Isolated Perfused Arterioles
The functional significance of T- and L-type calcium channels for vasoreactivity in response to depolarization was investigated in perfused rabbit afferent arterioles.
In the absence of mibefradil, K+ (100 mmol/L) occluded the arteriolar lumen as previously shown.22 Addition of mibefradil to afferent arterioles did not change the basal diameter of the arterioles. Vasoreactivity to K+ was partially blocked by mibefradil at 10−8 mol/L and reversibly abolished at 10−6 mol/L. The average responses for mibefradil obtained in 11 experiments are shown in Figure 6B. Mibefradil inhibited K+-induced responses with an estimated EC50 of 10−8 mol/L.
Ni2+ did not affect basal diameter of the afferent arterioles. 10−6 mol/L of Ni2+ did not modify K+-induced contraction when the vessel was exposed to Ni2+ for 1 minute. Higher concentrations of Ni2+ blocked the contractile response to K+ concentration dependently and reversibly with an EC50 of 3×10−4 mol/L and total blockade of the vasoreactivity at 10−3 mol/L (n=6) (Figure 6).
Calciseptine did not affect the basal diameter of the afferent arterioles. Calciseptine potently inhibited K+-induced constriction in a concentration-dependent and reversible fashion (Figure 7, n=8) with an EC50 of 8×10−14 mol/L and total blockade at 10−11 mol/L.
The L-type calcium channel agonist Bay-K 8644 was added to perfused afferent arterioles at control levels of K+ (3 mmol/L) and at elevated levels of external K+ (20 mmol/L), which had no effect on vascular diameter by itself. At these concentrations of potassium, there was no response to the mixed (±) type Bay K 8644 (10−9, 10−8, or 10−7 mol/L) (data not shown) (n=5). The more specific enantiomer S-(-)-Bay K 8644 also had no effect on arteriolar diameter in separate experiments (26% reduction at 10−6 and 30% at 10−5 mol/L [not significant], Figure 8). In contrast, potassium (100 mmol/L) occluded the vessel lumen (n=9). In addition, when the vessels were exposed to a constant level of extracellular K+ of 20 mmol/L, S-(-)-Bay K 8644 had no effect on vasoreactivity (23% contraction at 10−5 mol/L, data not shown).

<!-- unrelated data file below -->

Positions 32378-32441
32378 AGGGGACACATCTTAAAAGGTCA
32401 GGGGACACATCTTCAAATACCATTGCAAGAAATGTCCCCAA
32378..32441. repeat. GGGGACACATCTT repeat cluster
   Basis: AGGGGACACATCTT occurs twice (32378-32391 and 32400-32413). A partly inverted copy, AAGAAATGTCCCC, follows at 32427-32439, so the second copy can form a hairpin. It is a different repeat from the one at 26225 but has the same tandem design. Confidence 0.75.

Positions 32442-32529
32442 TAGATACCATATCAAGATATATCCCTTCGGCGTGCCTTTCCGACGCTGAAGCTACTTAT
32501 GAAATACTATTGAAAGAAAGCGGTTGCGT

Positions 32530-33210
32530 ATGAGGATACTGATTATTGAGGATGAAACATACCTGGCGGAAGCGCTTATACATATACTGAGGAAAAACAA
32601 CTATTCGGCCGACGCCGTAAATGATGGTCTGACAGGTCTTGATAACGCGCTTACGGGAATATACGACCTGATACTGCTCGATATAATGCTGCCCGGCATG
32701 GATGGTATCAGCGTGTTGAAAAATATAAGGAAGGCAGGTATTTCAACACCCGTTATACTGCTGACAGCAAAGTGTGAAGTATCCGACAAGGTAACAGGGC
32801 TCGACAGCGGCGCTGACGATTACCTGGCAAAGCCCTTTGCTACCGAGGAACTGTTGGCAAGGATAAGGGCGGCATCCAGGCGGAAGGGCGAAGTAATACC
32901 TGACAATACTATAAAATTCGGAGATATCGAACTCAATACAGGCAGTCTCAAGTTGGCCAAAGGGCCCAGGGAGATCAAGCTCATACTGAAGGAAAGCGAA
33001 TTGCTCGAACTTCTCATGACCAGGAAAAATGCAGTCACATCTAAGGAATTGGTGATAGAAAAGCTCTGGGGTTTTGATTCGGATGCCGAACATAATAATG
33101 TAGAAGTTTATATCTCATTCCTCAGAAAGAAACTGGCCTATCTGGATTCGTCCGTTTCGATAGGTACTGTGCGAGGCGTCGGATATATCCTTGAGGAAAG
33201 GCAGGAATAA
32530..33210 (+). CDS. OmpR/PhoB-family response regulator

We managed to obtain microperfusion of two rat juxtamedullary efferent arterioles from separate animals. Basal diameters were 18 and 16 μm, respectively. Depolarization of the juxtamedullary efferent arterioles with potassium (100 mmol/L) completely occluded the vessel lumen in both cases.
The present study provides data on the molecular and functional profile of voltage-dependent calcium channels in the renal resistance vasculature. The data show a selective expression of CaV1.2, CaV3.1, and CaV3.2 calcium channel subunits in rat renal microvessels. CaV1.2, CaV3.1, and CaV3.2 mRNAs were found in preglomerular vessels, juxtamedullary efferent arterioles, and vasa recta, whereas no CaV transcripts were found in cortical efferent arterioles. Moreover, in both afferent arterioles and juxtamedullary efferent arterioles, membrane depolarization by K+ evokes calcium increases that are sensitive to specific L- and T-type channel blockers. In contrast, K+ caused a modest increase in intracellular calcium concentration in cortical efferent arterioles. These findings were reflected in a concentration-dependent inhibition of K+-induced contraction of perfused afferent arterioles by blockers of L- and T-type calcium channels. Thus, the functional data demonstrate that, at least in afferent arterioles, the cooperative action of both L- and T-type channels is required to elicit full contraction in response to depolarization. Moreover, the data suggest that T- and L-type calcium channels contribute significantly to excitation-contraction coupling in efferent arterioles of juxtamedullary glomeruli and in vasa recta. All data on the juxtamedullary efferent arterioles were obtained with rat tissue. The cortical efferent arterioles used for molecular study and calcium measurements were from rabbits because these vessels are easier to dissect from rabbits than from rats. The data suggest good correlation across the two species with respect to the absence of calcium channels in cortical efferent arterioles. Thus, these vessels were immunonegative for the L-type calcium channel protein in rats and negative for L-type calcium channel mRNA in the rabbit.